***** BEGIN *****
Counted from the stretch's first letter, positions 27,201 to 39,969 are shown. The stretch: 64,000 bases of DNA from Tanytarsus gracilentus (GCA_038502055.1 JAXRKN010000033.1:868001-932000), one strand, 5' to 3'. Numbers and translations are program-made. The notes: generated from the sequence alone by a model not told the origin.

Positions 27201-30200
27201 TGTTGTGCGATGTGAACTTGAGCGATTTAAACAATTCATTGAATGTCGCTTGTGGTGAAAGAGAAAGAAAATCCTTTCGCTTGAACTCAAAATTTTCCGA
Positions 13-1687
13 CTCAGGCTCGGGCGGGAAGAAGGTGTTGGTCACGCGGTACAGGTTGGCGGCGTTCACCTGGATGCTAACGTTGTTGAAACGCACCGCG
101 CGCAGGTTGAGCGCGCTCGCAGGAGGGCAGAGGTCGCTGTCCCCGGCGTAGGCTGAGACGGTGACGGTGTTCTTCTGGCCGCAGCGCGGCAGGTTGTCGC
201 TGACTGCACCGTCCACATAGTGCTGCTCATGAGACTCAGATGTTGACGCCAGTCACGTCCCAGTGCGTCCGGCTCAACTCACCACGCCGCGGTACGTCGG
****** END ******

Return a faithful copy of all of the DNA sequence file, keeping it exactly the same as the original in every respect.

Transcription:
Counted from the stretch's first letter, positions 27,201 to 39,969 are shown. The stretch: 64,000 bases of DNA from Tanytarsus gracilentus (GCA_038502055.1 JAXRKN010000033.1:868001-932000), one strand, 5' to 3'. Numbers and translations are program-made. The notes: generated from the sequence alone by a model not told the origin.

Positions 27201-30200
27201 TGTTGTGCGATGTGAACTTGAGCGATTTAAACAATTCATTGAATGTCGCTTGTGGTGAAAGAGAAAGAAAATCCTTTCGCTTGAACTCAAAATTTTCCGA
Positions 13-1687
13 CTCAGGCTCGGGCGGGAAGAAGGTGTTGGTCACGCGGTACAGGTTGGCGGCGTTCACCTGGATGCTAACGTTGTTGAAACGCACCGCG
101 CGCAGGTTGAGCGCGCTCGCAGGAGGGCAGAGGTCGCTGTCCCCGGCGTAGGCTGAGACGGTGACGGTGTTCTTCTGGCCGCAGCGCGGCAGGTTGTCGC
201 TGACTGCACCGTCCACATAGTGCTGCTCATGAGACTCAGATGTTGACGCCAGTCACGTCCCAGTGCGTCCGGCTCAACTCACCACGCCGCGGTACGTCGG